• Hispanic Americans from Central and South America

In the United States, parvovirus B19 infections are more frequent in the late winter, spring, and early summer. Small outbreaks occur every 3 to 4 years.

According to 2017 research, about 1% to 5% of pregnant people get a parvovirus B19 infection. But about 30% of those that do will pass it on to their babies.

Typically, doctors diagnose human parvovirus by performing a physical exam and asking about your symptoms.

Sometimes, they may order a blood test if you’re at high risk for complications. The blood test checks for antibodies your body produces to fight the infection.

A polymerase chain reaction (PCR) test can also confirm parvovirus B19.

Pregnancy screening

If you’re pregnant and your doctor suspects you have parvovirus B19, you may undergo further testing.

A doctor may order an antibody or PCR test on amniotic fluid or blood drawn from the umbilical cord. You might also need to undergo more frequent ultrasounds to monitor the fetus.

Pregnant people exposed to parvovirus B19 should let their doctor know right away.

For most people, human parvovirus will go away on its own without any need for treatment. However, medications such as acetaminophen (Tylenol) and ibuprofen (Advil) can help relieve discomfort.

It’s also important to get plenty of rest and drink enough fluids if you have the virus.

People or fetuses who develop severe anemia may need a blood transfusion.

Patients with weakened immune systems may receive special antibodies to treat the infection.

Some people who contract parvovirus B19 won’t develop symptoms. Others experience mild symptoms that don’t interfere with their daily lives for long.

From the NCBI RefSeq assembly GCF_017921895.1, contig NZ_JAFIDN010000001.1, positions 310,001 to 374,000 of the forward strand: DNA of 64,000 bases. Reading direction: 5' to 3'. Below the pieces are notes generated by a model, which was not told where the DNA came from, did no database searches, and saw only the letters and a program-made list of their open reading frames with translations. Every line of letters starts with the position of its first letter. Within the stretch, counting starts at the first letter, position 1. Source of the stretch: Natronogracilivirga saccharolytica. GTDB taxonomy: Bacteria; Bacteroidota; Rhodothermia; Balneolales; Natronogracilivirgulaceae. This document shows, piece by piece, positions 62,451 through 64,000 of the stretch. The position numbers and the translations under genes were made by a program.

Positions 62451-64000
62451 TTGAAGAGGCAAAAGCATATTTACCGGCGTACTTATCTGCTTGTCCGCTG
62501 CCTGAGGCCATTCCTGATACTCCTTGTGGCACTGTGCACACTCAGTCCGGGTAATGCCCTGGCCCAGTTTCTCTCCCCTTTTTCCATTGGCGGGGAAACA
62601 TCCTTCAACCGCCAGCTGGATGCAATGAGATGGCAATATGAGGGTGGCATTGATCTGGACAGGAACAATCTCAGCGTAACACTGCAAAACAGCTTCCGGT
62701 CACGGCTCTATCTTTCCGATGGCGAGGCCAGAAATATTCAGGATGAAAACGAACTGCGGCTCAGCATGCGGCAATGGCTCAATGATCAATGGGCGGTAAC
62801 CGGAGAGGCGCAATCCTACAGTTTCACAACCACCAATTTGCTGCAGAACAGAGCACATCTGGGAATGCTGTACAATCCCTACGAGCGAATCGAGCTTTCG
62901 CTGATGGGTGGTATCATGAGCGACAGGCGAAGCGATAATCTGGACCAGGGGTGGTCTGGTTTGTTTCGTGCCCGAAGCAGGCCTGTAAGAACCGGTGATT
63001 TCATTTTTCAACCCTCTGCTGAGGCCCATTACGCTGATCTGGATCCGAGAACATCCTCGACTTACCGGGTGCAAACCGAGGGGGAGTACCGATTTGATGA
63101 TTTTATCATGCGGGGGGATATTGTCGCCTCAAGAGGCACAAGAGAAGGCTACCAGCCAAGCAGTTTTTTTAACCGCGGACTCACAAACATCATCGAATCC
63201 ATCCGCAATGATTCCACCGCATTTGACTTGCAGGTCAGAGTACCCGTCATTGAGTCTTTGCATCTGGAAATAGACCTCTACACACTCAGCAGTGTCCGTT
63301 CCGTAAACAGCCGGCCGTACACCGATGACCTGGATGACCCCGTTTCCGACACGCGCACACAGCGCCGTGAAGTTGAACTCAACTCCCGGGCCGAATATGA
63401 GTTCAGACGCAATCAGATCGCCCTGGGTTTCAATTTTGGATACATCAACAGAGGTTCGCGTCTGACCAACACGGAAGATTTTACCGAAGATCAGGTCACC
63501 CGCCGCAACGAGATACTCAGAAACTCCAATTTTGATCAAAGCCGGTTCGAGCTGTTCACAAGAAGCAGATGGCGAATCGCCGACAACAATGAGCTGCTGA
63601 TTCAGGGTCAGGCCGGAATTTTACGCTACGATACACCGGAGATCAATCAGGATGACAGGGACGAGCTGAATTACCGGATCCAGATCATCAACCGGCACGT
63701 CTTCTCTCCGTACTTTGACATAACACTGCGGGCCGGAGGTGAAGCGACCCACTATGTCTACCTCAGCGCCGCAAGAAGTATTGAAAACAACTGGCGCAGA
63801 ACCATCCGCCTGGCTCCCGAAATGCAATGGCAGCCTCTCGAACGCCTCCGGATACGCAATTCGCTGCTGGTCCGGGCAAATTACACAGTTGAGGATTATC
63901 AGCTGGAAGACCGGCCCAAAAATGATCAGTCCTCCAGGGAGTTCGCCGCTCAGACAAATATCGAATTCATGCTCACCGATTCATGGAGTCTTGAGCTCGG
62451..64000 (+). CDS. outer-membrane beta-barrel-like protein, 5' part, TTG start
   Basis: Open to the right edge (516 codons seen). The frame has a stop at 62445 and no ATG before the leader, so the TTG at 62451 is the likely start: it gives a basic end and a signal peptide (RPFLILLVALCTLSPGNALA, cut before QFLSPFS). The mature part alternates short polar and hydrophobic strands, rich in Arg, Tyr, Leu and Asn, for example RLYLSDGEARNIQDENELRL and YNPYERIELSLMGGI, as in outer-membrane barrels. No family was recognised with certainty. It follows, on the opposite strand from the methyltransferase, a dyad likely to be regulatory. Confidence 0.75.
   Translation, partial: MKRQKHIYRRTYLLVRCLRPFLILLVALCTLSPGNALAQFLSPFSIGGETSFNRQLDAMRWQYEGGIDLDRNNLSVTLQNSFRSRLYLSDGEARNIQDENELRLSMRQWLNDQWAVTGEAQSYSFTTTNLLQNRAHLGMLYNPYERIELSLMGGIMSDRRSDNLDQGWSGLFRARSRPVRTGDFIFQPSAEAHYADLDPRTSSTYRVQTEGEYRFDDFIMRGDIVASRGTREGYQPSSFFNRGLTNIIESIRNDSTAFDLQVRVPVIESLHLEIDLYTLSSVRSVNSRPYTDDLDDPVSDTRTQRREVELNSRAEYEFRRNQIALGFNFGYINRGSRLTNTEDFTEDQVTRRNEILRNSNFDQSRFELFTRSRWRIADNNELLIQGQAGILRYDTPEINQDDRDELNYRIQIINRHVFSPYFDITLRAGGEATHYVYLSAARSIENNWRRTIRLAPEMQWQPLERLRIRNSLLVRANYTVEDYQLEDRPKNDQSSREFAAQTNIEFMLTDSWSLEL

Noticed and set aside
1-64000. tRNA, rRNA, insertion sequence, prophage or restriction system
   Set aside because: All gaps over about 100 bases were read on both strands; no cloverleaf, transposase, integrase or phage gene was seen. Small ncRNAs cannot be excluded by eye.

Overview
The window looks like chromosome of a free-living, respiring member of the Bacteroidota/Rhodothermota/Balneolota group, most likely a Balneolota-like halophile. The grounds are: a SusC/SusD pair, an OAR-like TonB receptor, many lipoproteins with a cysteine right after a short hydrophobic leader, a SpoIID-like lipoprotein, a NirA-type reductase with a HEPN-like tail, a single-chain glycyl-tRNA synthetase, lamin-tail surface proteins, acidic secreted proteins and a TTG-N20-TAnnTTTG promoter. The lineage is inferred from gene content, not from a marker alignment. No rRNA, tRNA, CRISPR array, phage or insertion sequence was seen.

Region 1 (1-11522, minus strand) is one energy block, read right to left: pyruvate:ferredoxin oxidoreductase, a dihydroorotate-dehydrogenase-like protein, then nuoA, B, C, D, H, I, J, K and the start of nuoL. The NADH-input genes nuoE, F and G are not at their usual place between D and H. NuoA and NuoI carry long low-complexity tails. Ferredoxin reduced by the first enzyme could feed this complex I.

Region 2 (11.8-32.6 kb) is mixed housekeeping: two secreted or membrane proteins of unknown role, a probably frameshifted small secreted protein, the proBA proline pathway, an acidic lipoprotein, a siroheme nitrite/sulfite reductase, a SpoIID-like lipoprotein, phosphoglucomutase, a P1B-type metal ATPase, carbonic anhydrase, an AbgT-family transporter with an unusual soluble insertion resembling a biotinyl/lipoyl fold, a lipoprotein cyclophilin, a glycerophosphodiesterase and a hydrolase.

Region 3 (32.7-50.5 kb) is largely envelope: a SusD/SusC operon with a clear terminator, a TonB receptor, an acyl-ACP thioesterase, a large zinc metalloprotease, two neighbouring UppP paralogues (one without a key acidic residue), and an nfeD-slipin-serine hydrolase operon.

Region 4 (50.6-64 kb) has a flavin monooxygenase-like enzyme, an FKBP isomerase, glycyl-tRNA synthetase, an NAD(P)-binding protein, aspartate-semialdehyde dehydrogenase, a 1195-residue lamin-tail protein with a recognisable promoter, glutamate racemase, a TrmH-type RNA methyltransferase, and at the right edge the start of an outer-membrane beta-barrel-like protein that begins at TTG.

People who are pregnant, have compromised immune systems, or have a form of anemia, may need to take special precautions if they develop parvovirus.

Most people clear the infection without issue and can’t get it again. But people with weakened immune systems may develop chronic or reactivated parvovirus if they aren’t able to clear the virus fully.

Fetal outlook

In the rare case that a fetus contracts a parvovirus B19 infection from a birthing parent, the outlook depends on when the infection occurred.

According to 2019 research, infections within the first 20 weeks had a greater risk of fetal loss.

There’s no vaccine or treatment to prevent parvovirus B19. Still, you can reduce your risk of catching or passing the virus if you:

  • Wash your hands frequently with soap and water.
  • Cover your mouth when you sneeze or cough.
  • Avoid touching your eyes, nose, or mouth.
  • Keep away from people who are sick.
  • Stay home when you’re sick.

Can I get parvovirus from my pet?

No, you can’t catch parvovirus B19 from your pet, and your pet can’t get it from you. The type of parvovirus that pets contract is different.

What is the incubation period for parvovirus?

It takes parvovirus B19 between 4 and 14 days to cause symptoms.

Can I spread parvovirus if I don’t have any symptoms?

Yes, you can pass the virus to others if you don’t have symptoms. Some people with parvovirus B19 don’t develop any symptoms, but the infection is still contagious.

Is there a parvovirus vaccine?

There’s no vaccine to prevent parvovirus B19. Researchers developed a potential vaccine in the 1990s, but it didn’t complete clinical trials.

Parvovirus B19 usually causes a harmless infection. But if you have a condition that affects your immune system, have sickle cell anemia, or are pregnant, you should see your doctor if you think you have the virus.

Like most contagious illnesses, the best way to stop the spread is to adopt healthy habits, such as frequent handwashing and physical distancing.